Maryknoll Office for Global Concerns

Representing Maryknoll Fathers & Brothers, Maryknoll Sisters, and Maryknoll Lay Missioners
  • Sri Lanka children - Jim Stipe
  • Golden calf on Wall Street
  • Seedbag
  • Altar in Palestine - R Rodrick Beiler
  • corn bags

North Korea: TB patients receive assistance

The following article appeared in the July-August 2013 NewsNotes.

From April 18-May 4, Maryknoll Society Superior General Fr. Ed Dougherty and Maryknoll Fr. Jerry Hammond joined a small delegation that delivered medical supplies to people in North Korea who suffer from multi-drug resistant tuberculosis. The following article is excerpted from Fr. Hammond’s report on their visit.

… With the advent of jet travel, visiting the mission field has become much easier and more common. Even in this regard, North Korea is an exception. While we travel[ed] to the capital city of Pyongyang by air, we had to detour through Beijing to pick up our visas, meaning total travel time to [reach] North Korea was two days. Once you arrive in North Korea, moreover, it takes an entire day to visit each one of our eight treatment centers supported through the Eugene Bell Foundation, where I serve on the executive board. …

North Korean hospitality also reminds one of the "good old days" before international travel became routine. We are always treated with the greatest courtesy by Ministry of Public Health officials ... Once we have arrived at a treatment center, however, the visit really gets down to business.

The 700 tuberculosis patients who are treated in our program are all suffering from multi-drug resistant TB, and require at least two years of inpatient care. Every day a patient has to take six kinds of medications, including some that cause severe side-effects.

In most circumstances, foreigners are not permitted to reside in North Korea on a permanent basis but are allowed to make visits of two to three weeks. Eugene Bell delegations make two visits per year, one in the spring and one in the fall. As you might imagine, we have to accomplish a lot in a short period of time. Our delegation personally tests each new patient to confirm his or her diagnosis. Diagnosing new patients has been greatly simplified, thanks to special diagnostic equipment called GeneXperts. Of the four we now have, three were donated by Maryknoll, the Seoul Archdiocese and the Daejeon Diocese. On every trip we also provide each patient a six-month supply of expensive medications for multi-drug resistant TB. On the average, a patient will receive four medication boxes over a two-year period. These boxes, costing about $1,000 apiece, give a multi-drug resistant TB patient one last chance at recovering from this deadly disease. Treatment also helps prevent the disease from spreading to the patient’s family.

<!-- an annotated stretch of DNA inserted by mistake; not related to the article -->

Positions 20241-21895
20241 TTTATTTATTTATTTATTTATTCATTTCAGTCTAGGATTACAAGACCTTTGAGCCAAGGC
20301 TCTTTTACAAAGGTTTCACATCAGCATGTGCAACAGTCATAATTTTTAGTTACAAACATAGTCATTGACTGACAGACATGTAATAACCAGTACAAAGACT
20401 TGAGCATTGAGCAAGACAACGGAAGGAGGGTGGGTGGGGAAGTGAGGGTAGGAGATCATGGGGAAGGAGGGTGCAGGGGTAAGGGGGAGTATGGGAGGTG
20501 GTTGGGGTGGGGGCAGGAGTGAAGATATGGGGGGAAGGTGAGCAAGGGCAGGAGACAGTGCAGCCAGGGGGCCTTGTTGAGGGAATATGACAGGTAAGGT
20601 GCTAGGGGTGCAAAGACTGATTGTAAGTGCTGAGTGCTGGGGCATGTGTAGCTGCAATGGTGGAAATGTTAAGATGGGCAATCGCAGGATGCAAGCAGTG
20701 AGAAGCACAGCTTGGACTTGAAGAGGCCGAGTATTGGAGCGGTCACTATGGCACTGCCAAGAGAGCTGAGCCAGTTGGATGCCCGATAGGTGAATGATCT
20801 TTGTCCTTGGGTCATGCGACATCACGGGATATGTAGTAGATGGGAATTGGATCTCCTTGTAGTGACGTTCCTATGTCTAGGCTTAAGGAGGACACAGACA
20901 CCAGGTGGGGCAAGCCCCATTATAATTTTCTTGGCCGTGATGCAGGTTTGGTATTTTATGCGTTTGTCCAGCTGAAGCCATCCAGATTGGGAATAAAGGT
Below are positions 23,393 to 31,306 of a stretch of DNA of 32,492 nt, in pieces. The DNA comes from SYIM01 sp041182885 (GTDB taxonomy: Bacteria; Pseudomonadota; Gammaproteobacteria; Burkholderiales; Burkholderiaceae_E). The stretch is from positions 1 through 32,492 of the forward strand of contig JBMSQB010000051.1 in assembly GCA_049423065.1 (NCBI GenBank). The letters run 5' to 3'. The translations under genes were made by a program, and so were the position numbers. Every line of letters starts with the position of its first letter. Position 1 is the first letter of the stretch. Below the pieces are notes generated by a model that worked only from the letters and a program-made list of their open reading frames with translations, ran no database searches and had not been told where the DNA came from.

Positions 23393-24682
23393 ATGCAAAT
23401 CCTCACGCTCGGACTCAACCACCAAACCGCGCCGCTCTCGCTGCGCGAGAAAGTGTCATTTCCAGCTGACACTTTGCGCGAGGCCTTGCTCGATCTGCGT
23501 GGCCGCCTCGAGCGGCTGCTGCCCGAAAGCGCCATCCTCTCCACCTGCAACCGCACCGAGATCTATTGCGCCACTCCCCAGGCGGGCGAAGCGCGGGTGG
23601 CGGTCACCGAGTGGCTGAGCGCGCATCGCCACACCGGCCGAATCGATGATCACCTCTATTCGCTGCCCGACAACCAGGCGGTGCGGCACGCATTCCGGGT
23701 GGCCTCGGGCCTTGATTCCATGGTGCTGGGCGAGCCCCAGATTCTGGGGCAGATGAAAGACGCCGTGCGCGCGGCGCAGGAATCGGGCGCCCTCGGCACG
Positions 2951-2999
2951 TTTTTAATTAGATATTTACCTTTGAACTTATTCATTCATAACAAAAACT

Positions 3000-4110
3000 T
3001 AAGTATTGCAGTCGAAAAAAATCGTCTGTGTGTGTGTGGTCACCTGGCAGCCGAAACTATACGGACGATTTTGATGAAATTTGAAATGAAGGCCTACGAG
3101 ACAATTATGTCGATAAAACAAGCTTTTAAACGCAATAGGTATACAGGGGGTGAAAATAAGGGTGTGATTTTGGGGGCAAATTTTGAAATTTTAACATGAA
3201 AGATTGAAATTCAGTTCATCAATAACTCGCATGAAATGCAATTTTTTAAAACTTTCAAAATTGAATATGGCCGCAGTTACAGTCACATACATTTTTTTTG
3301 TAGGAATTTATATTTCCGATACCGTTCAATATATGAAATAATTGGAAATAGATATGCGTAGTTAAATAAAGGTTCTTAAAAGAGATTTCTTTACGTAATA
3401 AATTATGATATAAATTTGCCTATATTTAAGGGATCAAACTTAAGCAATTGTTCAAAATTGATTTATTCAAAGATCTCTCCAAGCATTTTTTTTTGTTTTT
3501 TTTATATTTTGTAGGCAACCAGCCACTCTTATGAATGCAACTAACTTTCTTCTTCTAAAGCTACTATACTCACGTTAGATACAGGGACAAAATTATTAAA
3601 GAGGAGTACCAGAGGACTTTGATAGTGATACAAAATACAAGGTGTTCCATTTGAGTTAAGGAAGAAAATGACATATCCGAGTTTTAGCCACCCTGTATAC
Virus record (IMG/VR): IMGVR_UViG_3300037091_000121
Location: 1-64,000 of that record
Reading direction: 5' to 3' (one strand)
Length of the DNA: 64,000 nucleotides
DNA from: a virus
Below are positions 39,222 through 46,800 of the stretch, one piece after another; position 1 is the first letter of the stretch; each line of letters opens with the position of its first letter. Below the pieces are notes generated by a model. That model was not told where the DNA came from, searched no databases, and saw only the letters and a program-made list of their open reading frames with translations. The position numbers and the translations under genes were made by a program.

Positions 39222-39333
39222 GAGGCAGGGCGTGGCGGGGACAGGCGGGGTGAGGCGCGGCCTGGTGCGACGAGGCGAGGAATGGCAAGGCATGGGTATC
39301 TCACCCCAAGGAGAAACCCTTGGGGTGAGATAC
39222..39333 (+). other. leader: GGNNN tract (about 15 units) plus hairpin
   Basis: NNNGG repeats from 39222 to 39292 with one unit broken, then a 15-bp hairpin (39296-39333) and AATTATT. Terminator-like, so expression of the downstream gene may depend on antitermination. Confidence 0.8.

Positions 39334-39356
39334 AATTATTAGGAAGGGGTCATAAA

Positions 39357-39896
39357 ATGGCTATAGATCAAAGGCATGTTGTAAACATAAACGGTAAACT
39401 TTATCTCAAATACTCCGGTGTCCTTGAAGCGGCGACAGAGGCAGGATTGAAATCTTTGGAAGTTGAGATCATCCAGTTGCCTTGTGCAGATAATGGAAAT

The part of the trip I like best is our "graduation ceremonies" for patients who have completed treatment. Usually members on the delegation are asked to place a necklace of cranes (a symbol of long life) around the necks of patients who have completed the program. I am often asked to say a few words of congratulations and encouragement. I get a big smile when I promise to pray for them. I hope you too will remember our patients in your prayers.

So much more ought to be done as the needs are so great. Visiting North Korea reminds one of the passages in the Bible where the sick crowded around Jesus begging to be cured. We do our best to enroll as many as possible, giving priority to those who are most sick. But sadly, due to a chronic shortage of medications, we have to turn many away. Not everyone who receives treatment recovers, despite our best efforts. On each trip my emotions move from sheer joy at seeing some patients improve to deep sadness when I hear of the death of someone I have gotten to know personally. Though sometimes heartbreaking, to be with these dear people in life and death reminds me of what being a Maryknoll missioner is all about.

Photo from delegation report -- "This spring Myungchul Oh was diagnosed with MDR TB using our new GeneXpert equipment and was able to start treatment immediately."